It looks like we’ll start out Friday with another round of partly-to-mostly cloudy skies and lows in the low to mid 50°s.  Plan on a sun/cloud mix for Friday afternoon, with highs in the low 80°s and increasing low-level moisture thanks to southeasterly winds.  We may see a few blips on Titan9 Doppler radar during Friday afternoon, but most stay dry through the day -- so we’ll give it a weather grade of “B” for downtown’s Live After Five.

The forecast for Saturday is looking a bit better than it did just a day ago.  We’re keeping a slight chance of rain in the Saturday afternoon forecast but dropping it to about 20% or so, compared to previous forecasts that were calling for rain chances of around 30% for Saturday afternoon and early evening.  We still expect a disturbance and an associated frontal system to develop to our north on Friday into Saturday, but it looks like the main energy remains to our north through Saturday evening.

While the Saturday outlook has improved a bit, not so for Sunday.  The system that will be to our north on Saturday will sag southward on Sunday, enhancing the likelihood of afternoon showers and t-storms.  We’re thinking a 50-50 chance of rain for your back yard for Sunday afternoon and evening.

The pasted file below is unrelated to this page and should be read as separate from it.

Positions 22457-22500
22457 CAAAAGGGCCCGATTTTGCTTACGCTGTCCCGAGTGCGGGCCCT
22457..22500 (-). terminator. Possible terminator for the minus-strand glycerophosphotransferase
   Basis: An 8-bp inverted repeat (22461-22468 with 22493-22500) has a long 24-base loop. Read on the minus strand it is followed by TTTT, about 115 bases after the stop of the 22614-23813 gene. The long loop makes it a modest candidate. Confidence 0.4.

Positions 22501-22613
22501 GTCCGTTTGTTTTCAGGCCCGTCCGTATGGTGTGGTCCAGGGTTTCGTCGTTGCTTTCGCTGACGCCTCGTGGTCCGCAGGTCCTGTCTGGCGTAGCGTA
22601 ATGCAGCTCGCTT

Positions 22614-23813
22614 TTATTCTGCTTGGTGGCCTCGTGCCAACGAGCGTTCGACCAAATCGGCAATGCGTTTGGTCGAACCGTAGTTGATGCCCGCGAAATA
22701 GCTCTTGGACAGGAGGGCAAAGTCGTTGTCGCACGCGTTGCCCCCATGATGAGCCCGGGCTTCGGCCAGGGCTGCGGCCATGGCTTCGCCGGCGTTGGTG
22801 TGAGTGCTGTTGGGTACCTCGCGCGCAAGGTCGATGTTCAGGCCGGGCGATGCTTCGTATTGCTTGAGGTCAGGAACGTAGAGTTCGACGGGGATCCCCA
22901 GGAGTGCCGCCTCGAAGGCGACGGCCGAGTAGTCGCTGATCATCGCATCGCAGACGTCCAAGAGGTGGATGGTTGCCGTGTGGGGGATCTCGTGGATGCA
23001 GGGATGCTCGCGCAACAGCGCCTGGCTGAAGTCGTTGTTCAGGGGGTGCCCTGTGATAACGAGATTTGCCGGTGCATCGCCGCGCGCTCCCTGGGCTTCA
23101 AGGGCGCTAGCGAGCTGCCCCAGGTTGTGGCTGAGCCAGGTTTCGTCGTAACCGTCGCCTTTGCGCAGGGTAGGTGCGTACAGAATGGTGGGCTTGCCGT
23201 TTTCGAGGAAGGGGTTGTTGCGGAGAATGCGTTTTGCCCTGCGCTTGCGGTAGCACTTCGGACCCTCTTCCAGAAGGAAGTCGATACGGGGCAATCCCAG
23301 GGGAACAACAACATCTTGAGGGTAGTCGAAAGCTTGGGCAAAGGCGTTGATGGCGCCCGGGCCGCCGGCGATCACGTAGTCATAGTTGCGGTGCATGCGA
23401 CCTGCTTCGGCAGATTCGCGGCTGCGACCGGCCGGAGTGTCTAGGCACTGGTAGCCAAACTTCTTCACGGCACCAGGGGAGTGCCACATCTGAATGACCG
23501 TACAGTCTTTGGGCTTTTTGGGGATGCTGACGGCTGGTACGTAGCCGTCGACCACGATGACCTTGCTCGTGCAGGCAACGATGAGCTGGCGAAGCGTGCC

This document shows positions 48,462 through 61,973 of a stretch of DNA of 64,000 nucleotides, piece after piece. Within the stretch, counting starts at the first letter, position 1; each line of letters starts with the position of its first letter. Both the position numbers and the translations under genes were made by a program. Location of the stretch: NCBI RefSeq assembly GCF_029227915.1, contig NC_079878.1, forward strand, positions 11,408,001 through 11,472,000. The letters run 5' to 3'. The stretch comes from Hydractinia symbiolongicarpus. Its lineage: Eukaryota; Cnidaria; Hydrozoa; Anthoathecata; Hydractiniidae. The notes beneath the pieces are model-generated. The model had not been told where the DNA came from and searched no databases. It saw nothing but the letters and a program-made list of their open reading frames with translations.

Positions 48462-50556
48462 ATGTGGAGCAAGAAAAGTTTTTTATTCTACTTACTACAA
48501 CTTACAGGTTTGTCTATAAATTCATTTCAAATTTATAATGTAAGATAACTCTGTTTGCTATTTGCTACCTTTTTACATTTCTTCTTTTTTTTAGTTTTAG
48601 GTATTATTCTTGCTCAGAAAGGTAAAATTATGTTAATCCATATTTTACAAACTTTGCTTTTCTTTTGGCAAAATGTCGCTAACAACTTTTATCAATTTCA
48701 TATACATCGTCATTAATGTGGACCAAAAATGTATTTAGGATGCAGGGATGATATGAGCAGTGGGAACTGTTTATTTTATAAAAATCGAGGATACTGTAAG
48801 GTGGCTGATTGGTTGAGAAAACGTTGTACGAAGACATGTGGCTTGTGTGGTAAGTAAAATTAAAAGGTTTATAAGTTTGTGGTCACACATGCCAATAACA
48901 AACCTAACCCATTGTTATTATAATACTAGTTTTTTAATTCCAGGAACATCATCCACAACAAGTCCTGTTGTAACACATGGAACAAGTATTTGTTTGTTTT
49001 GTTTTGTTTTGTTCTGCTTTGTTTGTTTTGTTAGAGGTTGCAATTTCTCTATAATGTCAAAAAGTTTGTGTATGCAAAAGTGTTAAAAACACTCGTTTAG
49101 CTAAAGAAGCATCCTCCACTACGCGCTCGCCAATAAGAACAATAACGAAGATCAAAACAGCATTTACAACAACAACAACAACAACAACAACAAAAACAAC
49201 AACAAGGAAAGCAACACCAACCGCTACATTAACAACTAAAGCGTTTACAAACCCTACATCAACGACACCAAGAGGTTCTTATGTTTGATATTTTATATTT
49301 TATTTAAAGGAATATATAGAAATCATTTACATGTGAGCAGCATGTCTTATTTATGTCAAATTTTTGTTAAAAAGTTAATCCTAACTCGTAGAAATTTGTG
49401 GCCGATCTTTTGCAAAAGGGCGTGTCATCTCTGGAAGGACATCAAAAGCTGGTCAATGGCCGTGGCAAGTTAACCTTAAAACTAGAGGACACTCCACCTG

Unfortunately, we don’t expect a significant cool-down following Sunday’s rains, nor are we anticipating a nice run of dry weather.  We’re keeping forecasted highs up around the 80° to 83° range for Monday and Tuesday, with rain chances both days in the 30% to 40% range.

The current extended guidance has our next front arriving in the Bayou State very late Wednesday or early Thursday, keeping our mid-week outlook very unsettled.  We should see some improvement by next Friday.

Wednesday, April 24, 2013

A Rough Start to Wednesday!
-- 24 April 2013

A rough and tumble start to the morning with a Tornado Watch and a series of Tornado and Severe T-Storm Warnings across the WAFB viewing area. Add to that rains of 1” to more than 2” for some communities! Quite the mess for the morning, especially when we consider that the forecast tools yesterday certainly didn’t give any indication of a severe-weather outbreak to start the day!